I just finished attending some continuing education lectures taught by Joel Klass, MD, a famous forensic psychiatrist who has treated over 18k patients and testified in some of the most publicized cases of the 20th century.
Dr. Klass is a great speaker, and the best part is his sharing his insider secrets for evaluating potential witnesses and patients.
Joel has one example which really struck home for me, a fool-proof for identifying sycophants, butt-kissers who are easily influenced by people in a position of authority.
Is it OK to Fight?
In order to identify kids who may have been unduly influenced by an adult, Klass asks children the question “Is it OK to fight?” If the patient responds “yes”, re replies in a strong voice “You really believe that it’s acceptable to fight?” Conversely, if the patent replies “no”, he replies in an equally strong voice “You really think that it’s never OK to fight?”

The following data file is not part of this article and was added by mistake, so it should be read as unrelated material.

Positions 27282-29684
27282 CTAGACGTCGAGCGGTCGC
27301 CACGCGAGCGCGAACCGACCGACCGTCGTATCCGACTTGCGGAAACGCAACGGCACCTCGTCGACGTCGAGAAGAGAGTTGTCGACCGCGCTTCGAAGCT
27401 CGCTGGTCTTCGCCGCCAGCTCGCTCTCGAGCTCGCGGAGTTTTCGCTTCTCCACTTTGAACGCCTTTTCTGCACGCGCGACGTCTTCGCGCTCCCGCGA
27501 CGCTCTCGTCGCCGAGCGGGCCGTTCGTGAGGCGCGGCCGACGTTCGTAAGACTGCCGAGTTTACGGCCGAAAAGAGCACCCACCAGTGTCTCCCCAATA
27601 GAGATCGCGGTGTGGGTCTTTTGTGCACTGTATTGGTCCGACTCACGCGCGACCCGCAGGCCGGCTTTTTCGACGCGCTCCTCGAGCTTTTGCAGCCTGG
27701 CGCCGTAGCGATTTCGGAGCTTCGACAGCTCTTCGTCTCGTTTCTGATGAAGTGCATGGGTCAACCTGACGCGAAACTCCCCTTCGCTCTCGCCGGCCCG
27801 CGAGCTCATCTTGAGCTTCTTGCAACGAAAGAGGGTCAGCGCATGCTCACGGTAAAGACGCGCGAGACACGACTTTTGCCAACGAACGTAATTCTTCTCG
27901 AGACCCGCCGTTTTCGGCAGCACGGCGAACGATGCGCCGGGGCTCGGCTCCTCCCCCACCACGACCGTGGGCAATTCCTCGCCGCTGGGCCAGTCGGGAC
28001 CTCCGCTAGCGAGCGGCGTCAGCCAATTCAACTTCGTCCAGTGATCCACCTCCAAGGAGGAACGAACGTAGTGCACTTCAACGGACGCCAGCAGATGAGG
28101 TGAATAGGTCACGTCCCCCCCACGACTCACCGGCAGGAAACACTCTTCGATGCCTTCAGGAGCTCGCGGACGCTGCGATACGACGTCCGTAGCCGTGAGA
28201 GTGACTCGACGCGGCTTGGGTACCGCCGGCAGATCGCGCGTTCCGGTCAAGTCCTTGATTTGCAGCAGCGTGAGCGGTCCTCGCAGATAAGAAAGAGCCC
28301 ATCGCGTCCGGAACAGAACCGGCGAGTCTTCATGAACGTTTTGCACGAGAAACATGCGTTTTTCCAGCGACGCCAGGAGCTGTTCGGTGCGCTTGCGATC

A sycophant will always flip-flop, and he says that it’s a great way to evaluate children in child custody cases, where a parent has been brainwashing a child.
But this technique has applications in the technical world as well.
I work in a high tech consulting company, and it’s critical for me to hire experts who are not afraid to be the only dissenting voice in a room. One of my favorite “butt-kisser” evaluation techniques is to ask a similar question to “Is fighting OK?”, but referring to a controversial technical topic.
Regardless of how the job candidate responds, I take a strong oppositional position and observe their reaction.
Technical experts tend to be a tad short on interpersonal skills, and it’s not uncommon to find uber-nerds who “don’t play well with others”. Identifying these shortcomings and other neurosis are critical when hiring expert consultants, and there are many tricks that we use to access the personality characteristics of a technical expert.
My friend Mike Reed says it best in this cartoon from his amazing "Flame Warriors" collection:
Mike Reed's famous "Flame Warriors"
While I cannot reveal my trade secrets, you can learn more about this by reading the great book “Unobtrusive Measures”, and the books “Conducting the Programmer Job Interview” and the “Oracle Job Interview Handbook”, by Andrew Kerber, a West Point graduate and Oracle ACE.